The keys on the keyboard are well spaced out, which contributed to comfortable and error-free typing. The keyboard offer silent keystrokes, which is one of the things I love about MacBooks and now Asus has aced it.
One other thing I noticed in the Zenbook 13 is the ease with which it opens with a single finger. The hinges are smooth and slightly lifts the base of the laptop when opened. The bottom bezel of the display is well hidden by design and the gold-hued strip along the keyboard's top area is a nice touch.
The backlit keyboard is as good as it can be. The three-level adjustable keyboard backlight option is certainly a boon, especially when you want to work in a dark room with minimal impact on your eyes.
Moving on, the Zenbook 13 has all the necessary ports you'll need. There's a USB Type C 3.1 port, a USB Type-A port, USB 2.0 port, HDMI port, microSD card lot and an audio jack. Despite offering the Type-C port, the Zenbook uses a traditional DC connector. I certainly wished for Type-C charging, but there's room for improvement here.
Security and ease of access
While setting up the Zenbook 13, I was presented with all the important security options to keep the data safe. Starting with a laptop password to enabling facial unlock using Windows Hello with 3D IR HD camera and a numerical PIN, I never ran out of options. But the most used login method for me on the Zenbook 13 was the face unlock, which worked with utmost accuracy and speed.
The Zenbook 13 relies on Windows Defender for protection against all web-based security threats. Users will need additional anti-virus software for added protection from virus and malware.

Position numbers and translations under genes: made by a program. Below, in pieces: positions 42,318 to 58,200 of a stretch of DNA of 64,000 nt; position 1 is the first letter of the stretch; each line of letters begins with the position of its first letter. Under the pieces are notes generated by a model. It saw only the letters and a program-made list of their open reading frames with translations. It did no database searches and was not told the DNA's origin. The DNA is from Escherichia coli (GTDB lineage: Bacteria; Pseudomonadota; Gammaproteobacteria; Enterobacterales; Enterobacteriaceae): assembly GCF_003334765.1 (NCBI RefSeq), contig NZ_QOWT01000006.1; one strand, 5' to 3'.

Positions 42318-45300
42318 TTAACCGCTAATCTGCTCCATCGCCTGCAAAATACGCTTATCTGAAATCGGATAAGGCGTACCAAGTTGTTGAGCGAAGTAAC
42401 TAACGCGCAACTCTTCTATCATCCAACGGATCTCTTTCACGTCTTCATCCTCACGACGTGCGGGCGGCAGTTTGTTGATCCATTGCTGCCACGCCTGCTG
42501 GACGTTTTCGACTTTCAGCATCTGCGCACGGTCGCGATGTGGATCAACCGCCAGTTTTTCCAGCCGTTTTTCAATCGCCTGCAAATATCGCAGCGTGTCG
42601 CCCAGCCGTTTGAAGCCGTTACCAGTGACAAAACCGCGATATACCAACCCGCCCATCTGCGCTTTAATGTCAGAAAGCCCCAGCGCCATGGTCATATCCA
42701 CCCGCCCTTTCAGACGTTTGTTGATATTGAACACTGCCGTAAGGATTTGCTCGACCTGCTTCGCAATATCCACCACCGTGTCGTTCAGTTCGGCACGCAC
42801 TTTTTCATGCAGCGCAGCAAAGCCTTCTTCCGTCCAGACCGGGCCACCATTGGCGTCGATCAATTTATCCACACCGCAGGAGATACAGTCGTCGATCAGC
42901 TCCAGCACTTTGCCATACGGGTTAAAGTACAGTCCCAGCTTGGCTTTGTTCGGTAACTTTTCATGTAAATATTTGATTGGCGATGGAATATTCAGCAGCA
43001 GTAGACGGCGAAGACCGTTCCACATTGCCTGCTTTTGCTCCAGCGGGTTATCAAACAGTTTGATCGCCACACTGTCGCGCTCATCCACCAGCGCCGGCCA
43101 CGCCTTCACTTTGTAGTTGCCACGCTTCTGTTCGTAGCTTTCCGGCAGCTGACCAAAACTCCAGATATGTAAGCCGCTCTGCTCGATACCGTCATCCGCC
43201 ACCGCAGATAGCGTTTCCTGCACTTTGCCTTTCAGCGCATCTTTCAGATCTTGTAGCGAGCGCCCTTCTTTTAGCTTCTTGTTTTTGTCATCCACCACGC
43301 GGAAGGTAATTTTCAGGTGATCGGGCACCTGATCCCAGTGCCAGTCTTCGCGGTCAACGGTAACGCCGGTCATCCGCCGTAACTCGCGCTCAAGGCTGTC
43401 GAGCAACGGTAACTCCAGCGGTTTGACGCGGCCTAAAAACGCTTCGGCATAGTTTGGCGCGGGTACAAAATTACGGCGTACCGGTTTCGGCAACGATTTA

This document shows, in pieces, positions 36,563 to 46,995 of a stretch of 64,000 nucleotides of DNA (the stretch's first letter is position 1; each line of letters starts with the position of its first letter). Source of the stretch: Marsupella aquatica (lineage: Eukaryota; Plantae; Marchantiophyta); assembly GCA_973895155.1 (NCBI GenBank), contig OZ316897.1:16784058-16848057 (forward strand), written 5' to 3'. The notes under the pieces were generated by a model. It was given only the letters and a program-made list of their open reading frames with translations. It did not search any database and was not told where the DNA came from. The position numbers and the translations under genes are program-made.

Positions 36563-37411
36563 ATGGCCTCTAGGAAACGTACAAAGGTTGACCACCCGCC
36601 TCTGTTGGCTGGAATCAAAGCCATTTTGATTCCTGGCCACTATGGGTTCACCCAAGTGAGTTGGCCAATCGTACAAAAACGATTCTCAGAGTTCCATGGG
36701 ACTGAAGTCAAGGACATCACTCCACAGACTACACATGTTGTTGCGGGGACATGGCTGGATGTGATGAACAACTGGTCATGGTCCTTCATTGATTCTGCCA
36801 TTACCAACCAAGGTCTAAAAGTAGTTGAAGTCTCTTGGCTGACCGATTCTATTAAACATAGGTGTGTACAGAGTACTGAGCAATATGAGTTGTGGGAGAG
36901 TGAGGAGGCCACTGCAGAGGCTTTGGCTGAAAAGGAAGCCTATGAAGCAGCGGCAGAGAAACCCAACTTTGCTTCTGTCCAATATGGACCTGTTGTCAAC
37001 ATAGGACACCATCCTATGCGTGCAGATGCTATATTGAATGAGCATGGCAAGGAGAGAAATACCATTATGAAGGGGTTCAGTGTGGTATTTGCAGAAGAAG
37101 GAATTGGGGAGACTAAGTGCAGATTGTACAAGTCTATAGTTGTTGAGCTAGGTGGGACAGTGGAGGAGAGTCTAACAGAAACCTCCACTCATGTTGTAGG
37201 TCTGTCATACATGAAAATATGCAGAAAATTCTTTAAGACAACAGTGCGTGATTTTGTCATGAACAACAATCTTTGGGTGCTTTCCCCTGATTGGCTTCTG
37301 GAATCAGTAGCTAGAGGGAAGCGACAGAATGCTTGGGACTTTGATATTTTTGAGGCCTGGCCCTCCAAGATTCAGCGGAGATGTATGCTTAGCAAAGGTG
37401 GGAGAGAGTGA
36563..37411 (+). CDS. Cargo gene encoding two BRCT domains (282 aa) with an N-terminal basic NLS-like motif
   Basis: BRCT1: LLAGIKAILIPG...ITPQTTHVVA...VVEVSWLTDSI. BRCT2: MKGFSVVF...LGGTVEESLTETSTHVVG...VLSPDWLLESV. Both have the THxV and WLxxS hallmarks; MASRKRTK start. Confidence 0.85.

Battery that lasts
I was sceptical about the Zenbook 13's battery life, given its compact design, but I was surprised by the results. With continuous mixed use, I was able to get up to 8-9 hours of battery life on the Zenbook 13, which is an impressive feat for a laptop its size. But my concern is with the charging speed, which took almost two hours, sometimes more, to fully charge the laptop. That's not a deal breaker, but Asus could have offered the extra incentive for its users.
Considering I mostly used headphones while watching movies or TV shows on Zenbook 13, I didn't feel the need for extra-loud stereos. But when work demanded I listen to videos while I'm without my headphones, I felt the sound could be louder. The audio seems well balanced and Asus focused on quality rather than loudness in the Zenbook 13. I'm not complaining of this, as users can easily use the headphone jack or connect their wireless headphones to compensate for the stereos.
Finally, coming down the performance, my brief time with the Zenbook 13 did not allow me to do a stress test, but I was not disappointed by what I saw. As a primary daily driver, Zenbook 13 certainly packs more power than necessary. Using online web clients or installed apps did not render any lags or crashes at any given time. But I'm not too sure of how well it can handle heavy tasks such as video rendering, so I will reserve my final verdict for the full review.
The review unit I tested was equipped with 8GB LPDDR3 RAM, 512GB PCle 3.0 x2 SSD, dual-band 802.11ac Wi-Fi, Bluetooth 5.0 and Windows 10 among other standard features. The connectivity was decent at its best.
Asus Zenbook 13's performance is made for the working class masses in India.